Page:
Archaeologists working at the Culture Ministry staged a five-hour work stoppage to protest what their association described as a “mafia-style attack.”
Despina Koutsoumba, the head of the protesting archaeologists’ association, said Psarros has faced numerous cases involving alleged violations in Mykonos and has been called as a witness in the past in trials resulting from the charges. that.
“He has no problems in his personal life – debts or anything like that – that would justify anything like this. This is a professional attack,” Koutsoumba told The Associated Press.
“He was hit from behind before getting into his car. He lost consciousness and was hit after that. He had broken ribs and extensive bruising.”
The protest was joined by ministry employees in Athens as well as the national Association of Archaeological Conservators. They are demanding additional police protection for public officials involved in the disputed inspections and will refuse to handle cases from Mykonos until the end of the month when they plan to visit the island.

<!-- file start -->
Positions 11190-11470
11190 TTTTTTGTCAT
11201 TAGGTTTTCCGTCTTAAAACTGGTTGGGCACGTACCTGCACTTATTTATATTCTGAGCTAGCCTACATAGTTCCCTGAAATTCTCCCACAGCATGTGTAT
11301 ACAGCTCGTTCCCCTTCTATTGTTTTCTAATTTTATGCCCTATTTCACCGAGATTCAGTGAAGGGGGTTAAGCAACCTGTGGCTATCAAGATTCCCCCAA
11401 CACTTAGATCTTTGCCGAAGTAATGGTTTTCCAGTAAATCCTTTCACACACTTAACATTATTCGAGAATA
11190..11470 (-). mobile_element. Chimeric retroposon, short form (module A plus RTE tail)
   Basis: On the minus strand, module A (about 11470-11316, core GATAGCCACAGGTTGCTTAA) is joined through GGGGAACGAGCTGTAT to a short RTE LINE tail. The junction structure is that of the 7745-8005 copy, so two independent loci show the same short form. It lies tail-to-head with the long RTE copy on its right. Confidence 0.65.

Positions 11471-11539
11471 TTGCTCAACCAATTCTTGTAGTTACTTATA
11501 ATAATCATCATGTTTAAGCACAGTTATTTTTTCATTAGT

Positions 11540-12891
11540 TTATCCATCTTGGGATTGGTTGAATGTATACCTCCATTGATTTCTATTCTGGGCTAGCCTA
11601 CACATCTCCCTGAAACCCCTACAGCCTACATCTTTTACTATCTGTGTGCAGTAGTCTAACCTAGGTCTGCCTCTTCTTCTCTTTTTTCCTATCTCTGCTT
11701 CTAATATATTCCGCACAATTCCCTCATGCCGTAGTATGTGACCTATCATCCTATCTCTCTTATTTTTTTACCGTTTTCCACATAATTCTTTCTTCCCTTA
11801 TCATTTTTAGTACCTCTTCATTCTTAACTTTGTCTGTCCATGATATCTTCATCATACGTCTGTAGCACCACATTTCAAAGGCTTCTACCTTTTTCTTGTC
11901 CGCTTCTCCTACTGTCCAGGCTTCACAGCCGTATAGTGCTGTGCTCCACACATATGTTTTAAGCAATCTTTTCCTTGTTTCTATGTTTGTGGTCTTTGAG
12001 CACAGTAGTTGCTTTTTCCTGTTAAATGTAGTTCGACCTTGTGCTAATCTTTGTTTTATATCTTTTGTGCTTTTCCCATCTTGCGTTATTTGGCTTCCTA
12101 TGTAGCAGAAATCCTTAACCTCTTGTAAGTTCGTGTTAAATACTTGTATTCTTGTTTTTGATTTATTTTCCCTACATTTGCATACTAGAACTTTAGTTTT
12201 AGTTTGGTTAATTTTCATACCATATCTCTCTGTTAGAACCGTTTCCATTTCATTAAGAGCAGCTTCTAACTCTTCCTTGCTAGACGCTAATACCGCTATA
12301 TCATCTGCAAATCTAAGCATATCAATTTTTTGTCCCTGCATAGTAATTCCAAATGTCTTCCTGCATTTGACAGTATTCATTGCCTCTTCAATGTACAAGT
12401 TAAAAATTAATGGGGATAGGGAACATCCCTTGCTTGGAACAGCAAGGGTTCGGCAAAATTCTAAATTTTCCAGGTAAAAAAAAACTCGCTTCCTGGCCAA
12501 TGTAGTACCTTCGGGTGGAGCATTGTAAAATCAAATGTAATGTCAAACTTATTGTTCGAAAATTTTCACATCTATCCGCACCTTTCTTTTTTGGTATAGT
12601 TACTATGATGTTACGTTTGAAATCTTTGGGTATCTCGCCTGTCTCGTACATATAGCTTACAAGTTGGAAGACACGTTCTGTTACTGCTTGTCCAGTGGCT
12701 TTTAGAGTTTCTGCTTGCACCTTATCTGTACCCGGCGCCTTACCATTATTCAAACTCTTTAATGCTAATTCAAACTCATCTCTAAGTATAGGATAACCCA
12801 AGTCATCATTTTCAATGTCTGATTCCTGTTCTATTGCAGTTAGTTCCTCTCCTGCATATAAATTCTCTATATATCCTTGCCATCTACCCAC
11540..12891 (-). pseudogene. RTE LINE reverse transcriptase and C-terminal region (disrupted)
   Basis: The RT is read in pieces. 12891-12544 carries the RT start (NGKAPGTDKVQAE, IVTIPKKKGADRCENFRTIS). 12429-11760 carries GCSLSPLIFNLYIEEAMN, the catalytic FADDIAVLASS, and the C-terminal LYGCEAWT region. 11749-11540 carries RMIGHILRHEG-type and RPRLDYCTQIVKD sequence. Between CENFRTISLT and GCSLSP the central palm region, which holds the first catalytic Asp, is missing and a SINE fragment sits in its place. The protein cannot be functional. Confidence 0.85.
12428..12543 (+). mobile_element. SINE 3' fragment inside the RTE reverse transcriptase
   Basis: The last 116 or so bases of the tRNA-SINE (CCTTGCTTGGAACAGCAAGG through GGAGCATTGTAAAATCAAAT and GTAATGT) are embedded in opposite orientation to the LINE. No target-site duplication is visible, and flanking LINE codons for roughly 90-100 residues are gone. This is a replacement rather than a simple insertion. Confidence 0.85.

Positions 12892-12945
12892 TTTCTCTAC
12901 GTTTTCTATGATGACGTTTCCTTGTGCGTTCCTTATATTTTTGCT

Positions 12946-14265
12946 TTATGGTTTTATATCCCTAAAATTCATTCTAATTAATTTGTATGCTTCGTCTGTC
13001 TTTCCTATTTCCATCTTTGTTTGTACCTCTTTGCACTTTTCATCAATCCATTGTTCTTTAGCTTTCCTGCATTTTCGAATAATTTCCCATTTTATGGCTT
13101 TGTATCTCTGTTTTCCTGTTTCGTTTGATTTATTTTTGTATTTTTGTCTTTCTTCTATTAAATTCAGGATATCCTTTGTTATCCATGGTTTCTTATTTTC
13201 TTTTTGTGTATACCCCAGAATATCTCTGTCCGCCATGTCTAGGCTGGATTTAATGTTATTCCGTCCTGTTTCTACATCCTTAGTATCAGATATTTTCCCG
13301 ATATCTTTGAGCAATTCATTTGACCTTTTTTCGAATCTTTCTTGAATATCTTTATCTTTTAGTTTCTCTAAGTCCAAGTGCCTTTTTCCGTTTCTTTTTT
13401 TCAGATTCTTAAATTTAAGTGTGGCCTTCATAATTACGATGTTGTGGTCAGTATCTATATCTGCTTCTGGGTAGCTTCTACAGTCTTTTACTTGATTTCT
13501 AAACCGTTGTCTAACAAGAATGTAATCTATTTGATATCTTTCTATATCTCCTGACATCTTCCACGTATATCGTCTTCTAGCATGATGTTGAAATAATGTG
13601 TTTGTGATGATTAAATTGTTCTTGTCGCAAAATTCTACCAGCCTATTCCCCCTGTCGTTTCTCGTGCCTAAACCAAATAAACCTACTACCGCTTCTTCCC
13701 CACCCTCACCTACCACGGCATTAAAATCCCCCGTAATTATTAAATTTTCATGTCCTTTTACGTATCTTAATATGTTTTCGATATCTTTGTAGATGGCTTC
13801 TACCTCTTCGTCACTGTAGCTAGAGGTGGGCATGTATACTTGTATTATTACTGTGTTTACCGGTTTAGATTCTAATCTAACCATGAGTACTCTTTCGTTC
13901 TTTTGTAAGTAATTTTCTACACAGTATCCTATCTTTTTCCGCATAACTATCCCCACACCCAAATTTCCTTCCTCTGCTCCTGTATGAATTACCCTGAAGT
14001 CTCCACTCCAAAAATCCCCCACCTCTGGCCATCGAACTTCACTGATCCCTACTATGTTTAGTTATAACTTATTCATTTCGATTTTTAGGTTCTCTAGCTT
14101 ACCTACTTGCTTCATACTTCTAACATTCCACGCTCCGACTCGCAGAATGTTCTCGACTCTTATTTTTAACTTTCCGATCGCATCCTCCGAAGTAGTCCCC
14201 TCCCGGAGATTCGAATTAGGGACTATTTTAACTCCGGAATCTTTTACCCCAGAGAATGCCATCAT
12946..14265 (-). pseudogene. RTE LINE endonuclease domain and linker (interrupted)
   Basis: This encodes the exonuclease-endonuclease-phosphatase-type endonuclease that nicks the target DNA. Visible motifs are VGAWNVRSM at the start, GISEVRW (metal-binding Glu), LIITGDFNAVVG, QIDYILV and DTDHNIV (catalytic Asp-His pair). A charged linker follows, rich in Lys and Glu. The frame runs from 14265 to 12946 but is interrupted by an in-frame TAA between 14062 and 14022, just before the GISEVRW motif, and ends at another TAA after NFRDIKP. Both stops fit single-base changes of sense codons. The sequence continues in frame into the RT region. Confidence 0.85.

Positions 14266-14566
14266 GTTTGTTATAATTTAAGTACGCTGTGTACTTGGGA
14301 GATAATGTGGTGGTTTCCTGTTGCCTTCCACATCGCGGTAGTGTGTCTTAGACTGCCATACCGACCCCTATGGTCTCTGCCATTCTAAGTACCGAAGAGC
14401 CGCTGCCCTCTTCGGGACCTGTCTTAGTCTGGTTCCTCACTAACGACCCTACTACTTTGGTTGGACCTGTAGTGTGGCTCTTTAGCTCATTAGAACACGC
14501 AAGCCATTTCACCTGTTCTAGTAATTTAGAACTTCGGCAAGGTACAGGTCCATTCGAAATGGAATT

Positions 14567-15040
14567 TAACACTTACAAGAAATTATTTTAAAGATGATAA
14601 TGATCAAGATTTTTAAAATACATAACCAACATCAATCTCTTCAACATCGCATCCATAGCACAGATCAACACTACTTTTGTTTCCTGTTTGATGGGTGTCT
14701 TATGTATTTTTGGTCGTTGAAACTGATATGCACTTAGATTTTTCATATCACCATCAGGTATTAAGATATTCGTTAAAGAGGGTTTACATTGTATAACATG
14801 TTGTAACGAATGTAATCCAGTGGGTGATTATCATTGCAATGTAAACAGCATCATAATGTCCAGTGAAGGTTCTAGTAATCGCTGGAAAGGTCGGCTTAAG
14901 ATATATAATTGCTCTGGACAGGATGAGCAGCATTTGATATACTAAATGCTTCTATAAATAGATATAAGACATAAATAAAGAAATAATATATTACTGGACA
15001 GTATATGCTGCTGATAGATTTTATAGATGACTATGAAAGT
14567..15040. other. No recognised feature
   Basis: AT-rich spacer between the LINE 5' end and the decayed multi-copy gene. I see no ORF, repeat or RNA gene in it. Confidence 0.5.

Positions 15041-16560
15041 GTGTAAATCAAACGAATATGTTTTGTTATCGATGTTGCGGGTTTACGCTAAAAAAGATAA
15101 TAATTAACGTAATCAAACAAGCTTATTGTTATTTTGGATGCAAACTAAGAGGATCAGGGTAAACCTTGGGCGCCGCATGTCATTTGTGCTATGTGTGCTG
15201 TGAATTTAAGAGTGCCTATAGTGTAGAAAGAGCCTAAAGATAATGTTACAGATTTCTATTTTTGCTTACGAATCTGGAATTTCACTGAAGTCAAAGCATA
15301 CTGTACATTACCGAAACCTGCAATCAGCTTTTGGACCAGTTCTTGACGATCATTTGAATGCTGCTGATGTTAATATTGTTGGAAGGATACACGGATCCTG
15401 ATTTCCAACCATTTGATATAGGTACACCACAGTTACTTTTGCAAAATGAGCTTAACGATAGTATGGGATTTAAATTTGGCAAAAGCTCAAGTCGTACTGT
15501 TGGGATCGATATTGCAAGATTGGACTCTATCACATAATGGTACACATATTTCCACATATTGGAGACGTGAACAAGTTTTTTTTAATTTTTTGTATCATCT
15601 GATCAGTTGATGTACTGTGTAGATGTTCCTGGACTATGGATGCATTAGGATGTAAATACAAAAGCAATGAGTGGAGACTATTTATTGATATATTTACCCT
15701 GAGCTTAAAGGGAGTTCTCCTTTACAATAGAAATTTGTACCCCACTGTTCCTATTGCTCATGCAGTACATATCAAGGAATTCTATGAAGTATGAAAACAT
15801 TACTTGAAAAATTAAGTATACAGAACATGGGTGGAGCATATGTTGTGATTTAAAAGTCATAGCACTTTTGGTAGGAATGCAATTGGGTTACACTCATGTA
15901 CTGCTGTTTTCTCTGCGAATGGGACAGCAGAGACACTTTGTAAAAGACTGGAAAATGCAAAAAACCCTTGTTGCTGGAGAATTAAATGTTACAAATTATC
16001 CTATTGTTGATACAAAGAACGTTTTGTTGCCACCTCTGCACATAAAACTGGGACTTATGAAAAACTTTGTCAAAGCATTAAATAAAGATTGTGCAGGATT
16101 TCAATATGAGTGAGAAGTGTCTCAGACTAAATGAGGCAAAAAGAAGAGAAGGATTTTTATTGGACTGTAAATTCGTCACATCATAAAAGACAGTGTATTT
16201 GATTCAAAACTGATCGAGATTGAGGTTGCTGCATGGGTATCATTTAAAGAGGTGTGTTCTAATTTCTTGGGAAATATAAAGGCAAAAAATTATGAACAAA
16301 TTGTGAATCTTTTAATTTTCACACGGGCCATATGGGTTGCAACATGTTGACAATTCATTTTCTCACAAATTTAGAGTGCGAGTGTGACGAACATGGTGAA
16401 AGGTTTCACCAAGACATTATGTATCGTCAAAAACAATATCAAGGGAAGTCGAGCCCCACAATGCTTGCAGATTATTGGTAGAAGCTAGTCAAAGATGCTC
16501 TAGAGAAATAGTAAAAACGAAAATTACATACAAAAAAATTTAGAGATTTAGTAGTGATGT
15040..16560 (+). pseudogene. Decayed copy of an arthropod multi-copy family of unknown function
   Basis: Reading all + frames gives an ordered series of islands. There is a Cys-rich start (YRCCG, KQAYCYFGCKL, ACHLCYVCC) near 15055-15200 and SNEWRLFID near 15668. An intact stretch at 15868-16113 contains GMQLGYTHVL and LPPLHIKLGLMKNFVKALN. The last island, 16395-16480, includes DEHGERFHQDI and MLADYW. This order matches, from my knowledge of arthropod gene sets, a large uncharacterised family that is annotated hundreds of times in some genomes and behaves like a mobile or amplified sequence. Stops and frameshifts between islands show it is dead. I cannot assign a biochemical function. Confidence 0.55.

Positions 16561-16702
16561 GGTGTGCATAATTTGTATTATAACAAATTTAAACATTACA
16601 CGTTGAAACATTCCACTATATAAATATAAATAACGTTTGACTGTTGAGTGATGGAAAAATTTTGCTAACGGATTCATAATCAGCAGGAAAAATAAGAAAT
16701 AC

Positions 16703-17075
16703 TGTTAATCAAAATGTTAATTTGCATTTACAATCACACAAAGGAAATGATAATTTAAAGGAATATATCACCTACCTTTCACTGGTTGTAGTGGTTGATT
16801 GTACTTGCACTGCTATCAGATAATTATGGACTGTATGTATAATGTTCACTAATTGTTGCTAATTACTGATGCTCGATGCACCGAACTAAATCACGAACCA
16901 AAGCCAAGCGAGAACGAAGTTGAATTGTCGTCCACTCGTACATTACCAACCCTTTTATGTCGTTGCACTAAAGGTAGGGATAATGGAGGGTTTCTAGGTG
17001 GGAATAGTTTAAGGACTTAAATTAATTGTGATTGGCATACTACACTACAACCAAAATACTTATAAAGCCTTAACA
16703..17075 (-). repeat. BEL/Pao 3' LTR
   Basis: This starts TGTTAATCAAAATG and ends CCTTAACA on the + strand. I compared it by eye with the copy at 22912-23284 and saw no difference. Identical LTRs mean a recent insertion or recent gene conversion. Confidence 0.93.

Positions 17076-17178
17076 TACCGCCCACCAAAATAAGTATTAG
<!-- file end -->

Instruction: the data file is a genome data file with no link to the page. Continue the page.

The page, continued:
Planning permission in Greece is often subject to a veto by the local archaeological service, which is tasked with protecting the country’s ancient heritage.
One of the most popular holiday destinations in Greece, Mykonos has been inhabited since ancient times and hosts an archaeological museum. It is located next to the small and uninhabited island of Delos, an ancient center of commerce, religion and politics that is considered one of Greece’s most important archaeological sites.
“There are problems caused by the high level of tourism development on many islands, but Mykonos is by far the worst,” Koutsoumba said.
The Culture Ministry condemned the attack, while Mykonos Mayor Constantinos Koukas described the beating as a “criminal and senseless attack that shocked us all.”